Then I remembered my first big fireworks show!  We went to a football stadium and watched giant aerial fireworks light the sky, while repeated booms echoed from the walls.   There were twin battleships outlined in burning lights, firing rockets at each other on wires strung between them.  A long volley of air bursts signaled the finale, with an American flag sparkling at the end of the field.

As a college student in Laramie, Wyoming, the thrill was still there.  The festivities started before dawn.  Fireworks crackled all day long from the Mexican-American part of town.  In the evening, hundreds would gather for the fireworks show on the sagebrush hillside north of the city.  Families sat in front of their cars and pickups, while the children lit strings of firecrackers, smoke bombs, miniature Roman candles and bottle rockets.  The excitement mounted as the sky darkened.  From the streets below, the lights of last minute arrivals picked their way to the parking area.  At five minute intervals a single "Boom!" echoed across the valley, warning late-comers to hurry.  Finally it was time.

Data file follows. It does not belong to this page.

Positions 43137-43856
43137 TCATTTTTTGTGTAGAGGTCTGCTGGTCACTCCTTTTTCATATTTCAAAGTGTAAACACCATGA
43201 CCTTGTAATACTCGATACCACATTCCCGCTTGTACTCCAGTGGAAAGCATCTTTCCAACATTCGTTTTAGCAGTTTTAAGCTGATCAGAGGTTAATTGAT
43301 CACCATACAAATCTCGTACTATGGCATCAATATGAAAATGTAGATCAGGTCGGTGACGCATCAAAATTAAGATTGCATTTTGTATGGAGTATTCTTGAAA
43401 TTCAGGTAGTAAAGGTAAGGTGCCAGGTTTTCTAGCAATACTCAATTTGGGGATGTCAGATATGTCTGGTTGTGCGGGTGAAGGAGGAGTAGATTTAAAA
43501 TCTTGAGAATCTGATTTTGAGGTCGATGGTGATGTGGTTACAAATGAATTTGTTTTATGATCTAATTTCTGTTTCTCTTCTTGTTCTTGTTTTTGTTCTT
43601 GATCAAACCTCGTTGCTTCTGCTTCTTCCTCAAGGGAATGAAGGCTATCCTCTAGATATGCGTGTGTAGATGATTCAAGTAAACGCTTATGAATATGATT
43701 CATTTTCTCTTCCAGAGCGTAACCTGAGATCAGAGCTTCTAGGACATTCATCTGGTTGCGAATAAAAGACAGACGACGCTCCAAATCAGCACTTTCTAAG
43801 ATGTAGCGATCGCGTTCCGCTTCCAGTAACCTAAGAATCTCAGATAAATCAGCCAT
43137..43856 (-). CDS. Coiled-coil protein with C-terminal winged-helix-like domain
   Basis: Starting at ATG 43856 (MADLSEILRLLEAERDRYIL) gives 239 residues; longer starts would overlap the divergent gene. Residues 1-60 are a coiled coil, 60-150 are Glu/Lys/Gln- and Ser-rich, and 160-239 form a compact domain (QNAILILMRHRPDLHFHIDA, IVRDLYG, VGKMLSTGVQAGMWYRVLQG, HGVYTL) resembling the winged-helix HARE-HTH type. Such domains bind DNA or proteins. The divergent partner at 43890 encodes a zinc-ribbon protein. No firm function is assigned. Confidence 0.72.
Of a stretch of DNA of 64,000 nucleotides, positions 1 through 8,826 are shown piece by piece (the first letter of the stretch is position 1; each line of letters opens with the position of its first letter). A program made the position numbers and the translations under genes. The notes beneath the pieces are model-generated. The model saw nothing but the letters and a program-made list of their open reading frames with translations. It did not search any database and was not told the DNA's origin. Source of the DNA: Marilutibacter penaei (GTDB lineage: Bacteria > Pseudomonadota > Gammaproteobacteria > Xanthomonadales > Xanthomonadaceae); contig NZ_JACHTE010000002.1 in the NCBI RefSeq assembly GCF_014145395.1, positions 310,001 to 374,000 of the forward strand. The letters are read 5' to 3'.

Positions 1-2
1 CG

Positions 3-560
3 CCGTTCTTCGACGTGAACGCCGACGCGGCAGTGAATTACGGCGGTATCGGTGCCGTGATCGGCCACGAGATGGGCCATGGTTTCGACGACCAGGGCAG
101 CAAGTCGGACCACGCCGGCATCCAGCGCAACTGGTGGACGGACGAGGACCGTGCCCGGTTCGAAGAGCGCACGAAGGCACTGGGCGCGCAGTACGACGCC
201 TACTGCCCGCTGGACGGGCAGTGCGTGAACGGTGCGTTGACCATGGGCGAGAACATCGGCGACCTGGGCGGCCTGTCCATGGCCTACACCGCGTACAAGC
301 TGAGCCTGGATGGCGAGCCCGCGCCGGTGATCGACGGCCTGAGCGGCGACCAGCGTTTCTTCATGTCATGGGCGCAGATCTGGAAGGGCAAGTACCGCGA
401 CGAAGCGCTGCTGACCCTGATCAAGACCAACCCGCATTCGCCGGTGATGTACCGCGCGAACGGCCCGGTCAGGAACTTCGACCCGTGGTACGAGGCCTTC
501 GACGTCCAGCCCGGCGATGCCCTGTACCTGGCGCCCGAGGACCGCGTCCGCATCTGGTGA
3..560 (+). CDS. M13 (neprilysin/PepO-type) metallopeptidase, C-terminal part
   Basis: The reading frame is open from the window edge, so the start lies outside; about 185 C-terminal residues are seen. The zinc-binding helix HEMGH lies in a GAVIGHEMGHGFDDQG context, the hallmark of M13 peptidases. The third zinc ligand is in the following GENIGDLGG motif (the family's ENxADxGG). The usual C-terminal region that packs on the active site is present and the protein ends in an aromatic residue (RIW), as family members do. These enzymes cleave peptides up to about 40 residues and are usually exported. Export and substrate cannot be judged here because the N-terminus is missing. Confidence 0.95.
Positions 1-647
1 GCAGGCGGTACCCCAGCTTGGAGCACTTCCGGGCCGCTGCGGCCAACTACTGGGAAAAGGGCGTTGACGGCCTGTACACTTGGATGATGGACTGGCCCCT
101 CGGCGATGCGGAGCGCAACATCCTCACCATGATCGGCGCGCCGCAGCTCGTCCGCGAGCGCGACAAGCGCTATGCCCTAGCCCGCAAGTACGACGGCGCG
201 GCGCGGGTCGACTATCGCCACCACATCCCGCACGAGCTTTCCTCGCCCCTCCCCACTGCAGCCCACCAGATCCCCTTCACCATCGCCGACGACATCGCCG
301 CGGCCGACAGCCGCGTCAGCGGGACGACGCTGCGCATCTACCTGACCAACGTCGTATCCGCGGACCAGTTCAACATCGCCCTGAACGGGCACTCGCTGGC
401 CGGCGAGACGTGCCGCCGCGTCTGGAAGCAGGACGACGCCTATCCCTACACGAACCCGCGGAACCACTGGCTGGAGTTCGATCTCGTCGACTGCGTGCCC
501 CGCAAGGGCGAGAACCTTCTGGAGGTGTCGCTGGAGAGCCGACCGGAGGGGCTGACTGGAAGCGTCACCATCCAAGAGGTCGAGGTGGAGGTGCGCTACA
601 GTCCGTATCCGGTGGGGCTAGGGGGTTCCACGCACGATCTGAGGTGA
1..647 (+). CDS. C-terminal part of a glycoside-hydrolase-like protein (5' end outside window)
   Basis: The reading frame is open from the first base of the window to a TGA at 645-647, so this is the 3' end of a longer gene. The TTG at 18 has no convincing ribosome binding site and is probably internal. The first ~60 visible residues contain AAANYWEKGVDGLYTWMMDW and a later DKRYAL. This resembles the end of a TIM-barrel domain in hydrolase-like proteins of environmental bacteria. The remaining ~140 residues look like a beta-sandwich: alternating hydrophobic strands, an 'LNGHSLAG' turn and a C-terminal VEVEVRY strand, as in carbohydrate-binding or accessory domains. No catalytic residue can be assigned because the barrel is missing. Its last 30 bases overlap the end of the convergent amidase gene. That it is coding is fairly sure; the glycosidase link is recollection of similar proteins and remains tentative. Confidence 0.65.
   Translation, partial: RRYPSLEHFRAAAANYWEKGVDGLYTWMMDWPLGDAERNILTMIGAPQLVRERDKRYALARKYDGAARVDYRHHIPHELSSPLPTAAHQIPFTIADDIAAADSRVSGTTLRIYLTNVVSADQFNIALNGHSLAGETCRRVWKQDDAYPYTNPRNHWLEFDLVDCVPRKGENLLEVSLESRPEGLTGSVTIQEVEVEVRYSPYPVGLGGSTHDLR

For the next forty-five minutes we sat transfixed as one aerial display after another rose to the night sky and showered back to earth.  And the final crescendo was always the best one ever.  One on top of the other they exploded in rapid succession, with a final "Boom" to end the spectacle.  Going home was always a letdown.   You hated for it to end.